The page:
Shadyside mulls a combined complex
• Council, school board discuss K-12 building, potential locations
SHADYSIDE — A proposal to build a new consolidated K-12 school in Shadyside would cost about $30 million, but education officials believe it may be necessary for the district to continue providing a quality education.
Members of Shadyside Village Council and the Shadyside Local Schools Board of Education held a joint meeting Monday to discuss the possibility of a consolidated K-12 school building being constructed in the future.
Schools Superintendent John Haswell said the current Shadyside High School has sections built in the 1930s and 1950s. Haswell said the district will be eligible for state funding in July from the Ohio Facilities Construction Commission.
“This is all preliminary,” Haswell said. “We have to start looking at options for what we can do to give our students the best school district.”
Board of Education member Doug Campbell requested the meeting so council members could learn more about the project
Joshua Predovich, project manager with Columbus, Ohio-based SHP Leading Design, gave a presentation on the feasibility of building a new complex on the site in question, which currently contains Hillview Park and the Shadyside Pool. The project — which is estimated at $30 million based on current enrollment — would be funded 77 percent by the state, with the district’s share at 23 percent, or $6.9 million.
SHP has completed an initial site assessment and analysis, along with borings from a geotechnical survey. The findings showed that the proposed site is not especially vulnerable to flood damage, and while there are mine shafts deep under the surface, the chance of subsidence is “very, very low.” The borings found that there is a layer of clay that would have to be taken into consideration, as it expands and contracts depending on moisture levels, but overall the site is well suited for the project.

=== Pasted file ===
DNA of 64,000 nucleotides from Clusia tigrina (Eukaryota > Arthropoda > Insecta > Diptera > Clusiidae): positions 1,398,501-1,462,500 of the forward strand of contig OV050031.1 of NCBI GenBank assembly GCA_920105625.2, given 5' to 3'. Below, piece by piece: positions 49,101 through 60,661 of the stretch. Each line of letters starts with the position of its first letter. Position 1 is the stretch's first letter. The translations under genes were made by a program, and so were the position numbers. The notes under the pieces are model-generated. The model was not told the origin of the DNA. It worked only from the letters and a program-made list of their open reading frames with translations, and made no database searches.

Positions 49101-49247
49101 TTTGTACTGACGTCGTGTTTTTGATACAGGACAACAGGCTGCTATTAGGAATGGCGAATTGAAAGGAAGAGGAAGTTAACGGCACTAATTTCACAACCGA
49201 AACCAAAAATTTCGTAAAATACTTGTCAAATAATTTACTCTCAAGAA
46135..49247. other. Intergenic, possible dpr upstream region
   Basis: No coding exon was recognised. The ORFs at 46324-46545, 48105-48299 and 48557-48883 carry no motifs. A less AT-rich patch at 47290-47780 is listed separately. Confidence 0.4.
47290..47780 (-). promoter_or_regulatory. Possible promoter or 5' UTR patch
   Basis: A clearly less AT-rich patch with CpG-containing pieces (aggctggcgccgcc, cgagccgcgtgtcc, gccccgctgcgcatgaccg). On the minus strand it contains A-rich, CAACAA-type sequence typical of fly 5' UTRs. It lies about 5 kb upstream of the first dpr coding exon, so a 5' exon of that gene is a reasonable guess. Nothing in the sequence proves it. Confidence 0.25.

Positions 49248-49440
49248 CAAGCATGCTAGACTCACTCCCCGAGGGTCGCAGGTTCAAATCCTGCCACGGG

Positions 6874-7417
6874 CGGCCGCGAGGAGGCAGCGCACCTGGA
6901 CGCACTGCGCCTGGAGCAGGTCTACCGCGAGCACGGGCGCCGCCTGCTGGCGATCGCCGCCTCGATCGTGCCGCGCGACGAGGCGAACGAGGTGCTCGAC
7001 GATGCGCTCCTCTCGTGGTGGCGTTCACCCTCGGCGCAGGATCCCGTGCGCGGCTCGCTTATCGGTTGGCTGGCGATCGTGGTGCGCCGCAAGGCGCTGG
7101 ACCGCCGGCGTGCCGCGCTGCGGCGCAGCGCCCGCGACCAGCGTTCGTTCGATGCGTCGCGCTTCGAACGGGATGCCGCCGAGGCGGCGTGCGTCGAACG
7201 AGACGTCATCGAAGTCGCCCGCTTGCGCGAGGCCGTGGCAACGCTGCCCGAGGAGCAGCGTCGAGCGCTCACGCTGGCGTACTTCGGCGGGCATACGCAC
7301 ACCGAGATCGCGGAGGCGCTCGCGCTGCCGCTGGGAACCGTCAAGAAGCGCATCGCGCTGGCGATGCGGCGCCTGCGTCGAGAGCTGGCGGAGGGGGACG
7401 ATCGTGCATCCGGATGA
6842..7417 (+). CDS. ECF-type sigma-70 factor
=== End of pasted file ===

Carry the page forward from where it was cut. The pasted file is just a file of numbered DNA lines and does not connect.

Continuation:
Predovich presented three proposed locations for the new school at the site — at the top of the hill, in the middle, or at the base. Building the school at the top would require the entire top of the hill be flattened; the middle option would require planning to divert away any water that could flow from the top of the hill; and the bottom site could take up the space currently occupied by both the pool and softball field.
“I’m here to tell you we don’t see any red flags,” Predovich said.
SHP’s timeline for the rest of the project has the company working throughout 2018 to develop site concepts and begin pricing options, finalizing a master plan in and working to get everything finalized to put a levy on the ballot in November 2019.
Haswell said that it is still early to have any precise numbers on a levy, but added that the district will allow a current 4.61-mills emergency levy lapse this November, as the district is in better financial shape than when the levy was passed five years ago. This will free the district up to pass another levy when the time comes in 2019.
“These are the talks that are going to happen over the next two years, and I hope they happen fast,” Haswell said.
Mayor Robert Newhart said that he feels “hopeful” for the future of the school district after seeing the presentation, and Haswell should reach out to village council if they can do anything to assist in the project. Newhart said that the land on the proposed sit is currently owned by the village, but doesn’t foresee any issue with the school district taking possession of it.
“Hillview Park and the pool are used, but for the betterment of the community and increased value of education, if they can put a school there than so be it,” Newhart said.